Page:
If there’s one thing I’ve learned from five years on the road as a two-wheeled hobo, it’s that you can’t plan for everything. There’s a fine balance between preparing and obsessing over the “am I ready?” question, and to each rider, that balance is in a different spot on the spectrum. Anywhere from six months of thorough preparation to “nah I’ll just wing it” works, one way or another, but at the same time, you can make your life on the road easier with just a few simple tricks.

Here are some of my favorite RTW life hacks.

  1. Beef Jerky

However meticulously you plan your route, stuff’s going to happen, and it’ll mess up your day. Road closures, landslides, flat tires, roadblocks, your navigation device dying, detours, genius ideas a la “oh I’ll just ride another sixty miles, I’ve still got daylight” resulting in you plodding painfully slowly along a muddy track in pitch black darkness… But you know what’s worse than having an unexpectedly long day on the road? Having a long day and starve.

Traveling RTW, you might end up in places with no shops, restaurants, or gas stations, or arrive so late everything’s already closed, or any combination of the above. And that’s where the beef jerky comes in. Buy some and pack it away, somewhere where you won’t touch it for a while. And then, when you’re someplace remote and so hungry you could eat a cow – ta-da! – there’s beef jerky in your tank bag.

You can also pack some nuts, protein bars, string cheese, and so on to make it a meal. But do pack it – you’ll thank me later. Seriously, you will.

  1. Putting Waterproofs On

You know when you’re riding along and you realize those black clouds ahead probably mean rain, but you just don’t feel like stopping and putting your waterproofs on?

Stop and put your waterproofs on.

And, yeah, there’s probably some weird Murphy’s law for motorcyclists when it comes to bad weather: if you see it’s about to rain and put your waterproofs on, it won’t rain. If you see it’s about to rain and don’t put your waterproofs on, a torrential downpour is about to hit in three, two, one… Voila – you’re soaked through.

Yes, it’s a pain to stop and layer up, but it’s even worse to get wet, especially if you plan to camp. The smell of wet bike gear in the tent in the morning, anyone?

5 RTW Life Hacks for Everyday Riding www.advrider.com

  1. Little Luxuries

Even if you’re one of those super hardcore dudes or dudettes who patch tires with sewing thread made from a deer’s tendon, can fix a blown shock with some rubber and duct tape and kill their own food, little luxuries on a long RTW trip can make your day. We all need a little comfort sometimes, so stop worrying about being a kosher bare bones adventurer and pack a few items you know you’ll miss.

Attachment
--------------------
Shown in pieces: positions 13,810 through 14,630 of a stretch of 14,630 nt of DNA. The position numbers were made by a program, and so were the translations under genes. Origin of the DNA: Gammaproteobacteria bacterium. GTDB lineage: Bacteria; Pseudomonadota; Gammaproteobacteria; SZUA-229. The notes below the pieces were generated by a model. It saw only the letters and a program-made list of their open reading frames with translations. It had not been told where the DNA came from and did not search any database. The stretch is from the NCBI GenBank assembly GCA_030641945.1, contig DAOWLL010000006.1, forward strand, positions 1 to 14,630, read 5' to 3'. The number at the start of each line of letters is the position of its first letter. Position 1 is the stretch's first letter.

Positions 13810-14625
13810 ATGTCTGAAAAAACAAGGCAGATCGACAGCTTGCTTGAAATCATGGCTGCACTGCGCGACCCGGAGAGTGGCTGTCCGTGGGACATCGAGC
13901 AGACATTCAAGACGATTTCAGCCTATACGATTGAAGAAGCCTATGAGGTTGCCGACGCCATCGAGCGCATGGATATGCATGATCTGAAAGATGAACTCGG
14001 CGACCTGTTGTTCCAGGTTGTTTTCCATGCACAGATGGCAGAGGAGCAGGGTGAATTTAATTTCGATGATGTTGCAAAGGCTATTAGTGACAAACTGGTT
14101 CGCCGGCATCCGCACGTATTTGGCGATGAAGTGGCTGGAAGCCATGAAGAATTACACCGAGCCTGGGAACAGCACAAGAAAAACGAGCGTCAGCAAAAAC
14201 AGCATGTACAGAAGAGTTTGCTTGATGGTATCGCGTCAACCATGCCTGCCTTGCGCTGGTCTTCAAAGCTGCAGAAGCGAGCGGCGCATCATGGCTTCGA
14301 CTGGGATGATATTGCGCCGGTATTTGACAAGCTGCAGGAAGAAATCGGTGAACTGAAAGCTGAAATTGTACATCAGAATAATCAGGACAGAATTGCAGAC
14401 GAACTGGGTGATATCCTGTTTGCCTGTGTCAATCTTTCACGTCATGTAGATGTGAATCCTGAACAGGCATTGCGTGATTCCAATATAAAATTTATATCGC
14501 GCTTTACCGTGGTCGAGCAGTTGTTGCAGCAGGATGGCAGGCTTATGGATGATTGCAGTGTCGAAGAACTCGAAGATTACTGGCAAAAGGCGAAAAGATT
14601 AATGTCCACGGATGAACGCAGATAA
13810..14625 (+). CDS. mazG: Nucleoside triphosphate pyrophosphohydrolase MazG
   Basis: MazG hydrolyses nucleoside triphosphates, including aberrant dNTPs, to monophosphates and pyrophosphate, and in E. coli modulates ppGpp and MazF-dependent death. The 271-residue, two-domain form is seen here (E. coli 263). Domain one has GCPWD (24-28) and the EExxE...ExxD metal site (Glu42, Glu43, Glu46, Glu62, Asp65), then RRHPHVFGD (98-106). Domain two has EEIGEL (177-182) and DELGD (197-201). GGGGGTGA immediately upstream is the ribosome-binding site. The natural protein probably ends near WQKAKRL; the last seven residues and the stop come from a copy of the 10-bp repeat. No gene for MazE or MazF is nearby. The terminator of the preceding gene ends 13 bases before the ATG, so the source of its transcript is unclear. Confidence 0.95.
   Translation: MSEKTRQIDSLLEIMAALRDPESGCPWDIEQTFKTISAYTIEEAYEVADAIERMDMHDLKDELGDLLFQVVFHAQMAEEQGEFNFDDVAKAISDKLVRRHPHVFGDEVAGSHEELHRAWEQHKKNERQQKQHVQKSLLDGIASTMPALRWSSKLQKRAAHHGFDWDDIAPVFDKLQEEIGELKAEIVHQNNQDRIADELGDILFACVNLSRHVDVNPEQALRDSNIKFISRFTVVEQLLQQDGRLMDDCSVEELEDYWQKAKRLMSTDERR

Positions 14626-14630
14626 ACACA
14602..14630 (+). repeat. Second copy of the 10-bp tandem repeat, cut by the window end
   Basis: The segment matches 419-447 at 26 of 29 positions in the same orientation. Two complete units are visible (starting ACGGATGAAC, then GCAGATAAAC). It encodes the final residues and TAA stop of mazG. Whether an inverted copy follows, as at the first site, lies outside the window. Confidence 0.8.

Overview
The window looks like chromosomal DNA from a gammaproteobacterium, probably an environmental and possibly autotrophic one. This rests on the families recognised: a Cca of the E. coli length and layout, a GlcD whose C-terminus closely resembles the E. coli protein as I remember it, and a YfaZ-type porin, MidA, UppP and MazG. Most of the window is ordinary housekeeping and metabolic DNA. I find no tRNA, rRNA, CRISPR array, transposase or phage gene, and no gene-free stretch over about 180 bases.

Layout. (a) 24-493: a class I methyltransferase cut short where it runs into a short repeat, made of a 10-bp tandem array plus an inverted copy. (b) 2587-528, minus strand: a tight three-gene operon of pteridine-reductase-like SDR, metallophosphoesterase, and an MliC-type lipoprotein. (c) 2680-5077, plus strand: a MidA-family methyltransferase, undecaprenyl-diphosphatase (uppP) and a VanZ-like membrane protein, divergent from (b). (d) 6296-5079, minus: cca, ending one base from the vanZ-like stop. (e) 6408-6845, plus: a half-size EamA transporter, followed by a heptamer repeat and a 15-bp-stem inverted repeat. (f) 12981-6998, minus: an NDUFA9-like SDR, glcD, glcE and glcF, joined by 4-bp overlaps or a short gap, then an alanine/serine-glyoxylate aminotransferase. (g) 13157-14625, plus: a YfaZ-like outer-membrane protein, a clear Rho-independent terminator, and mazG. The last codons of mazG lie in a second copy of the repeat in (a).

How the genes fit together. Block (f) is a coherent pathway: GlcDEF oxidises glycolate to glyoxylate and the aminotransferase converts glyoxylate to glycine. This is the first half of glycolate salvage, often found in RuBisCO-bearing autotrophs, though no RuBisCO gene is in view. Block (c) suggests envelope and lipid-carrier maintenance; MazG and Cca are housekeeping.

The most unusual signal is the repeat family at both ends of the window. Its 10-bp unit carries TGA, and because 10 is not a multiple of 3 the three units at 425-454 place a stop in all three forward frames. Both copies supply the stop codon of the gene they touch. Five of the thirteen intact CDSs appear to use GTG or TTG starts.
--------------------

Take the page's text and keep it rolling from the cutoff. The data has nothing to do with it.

For me, it’s my little French press mug, a bag of good coffee, an inflatable pillow, a collection of essential oils and supplements, and a tiny bottle of perfume. For you, it may be something else, but the point is this: it’s nice to have those few little items handy when you’re needing a bit of a pick-me-up on the way.

5 RTW Life Hacks for Everyday Riding www.advrider.com

  1. Taking a Break

If you’ve been on the road for over six months, chances are, you might encounter something called travel fatigue. As the novelty of your RTW trip wears off, you realize you’re doing the same each day: get up, pack up, and ride. At some point, that may not be enough any longer.

It’s totally OK to stop somewhere and recharge. Get a nice AirBnB and take a pisco sour making class, chill out at a jungle lodge, go diving – do whatever you need to rest up, regroup, and hit the road again. And if all fails, just fly home for a week or two. Seeing your loved ones at home can be a huge boost for morale!

5 RTW Life Hacks for Everyday Riding www.advrider.com

  1. Packing Extra Essentials

On the road, I always try to have extras of a few essentials. Extra mini-tubes of toothpaste, mini shampoo bottles or packs, lady products, tiny bottles of hand sanitizer and packs of wet wipes are my go-to. Each time I’m in a sizeable supermarket, I stock up on these things and then hide them among my luggage, usually to be forgotten. But then, when I find myself camping somewhere or staying in some basic homestay in the mountains, and there’s no soap or no running water, I think to myself, man, this sucks – I wish I’d packed extra wet wipes… oh wait! I did!!!

It’s the best feeling ever. So just stock up on those little essentials and forget about it until that fateful day when you run out and surprise yourself. Feel free to feel adequately smug once that happens.

 

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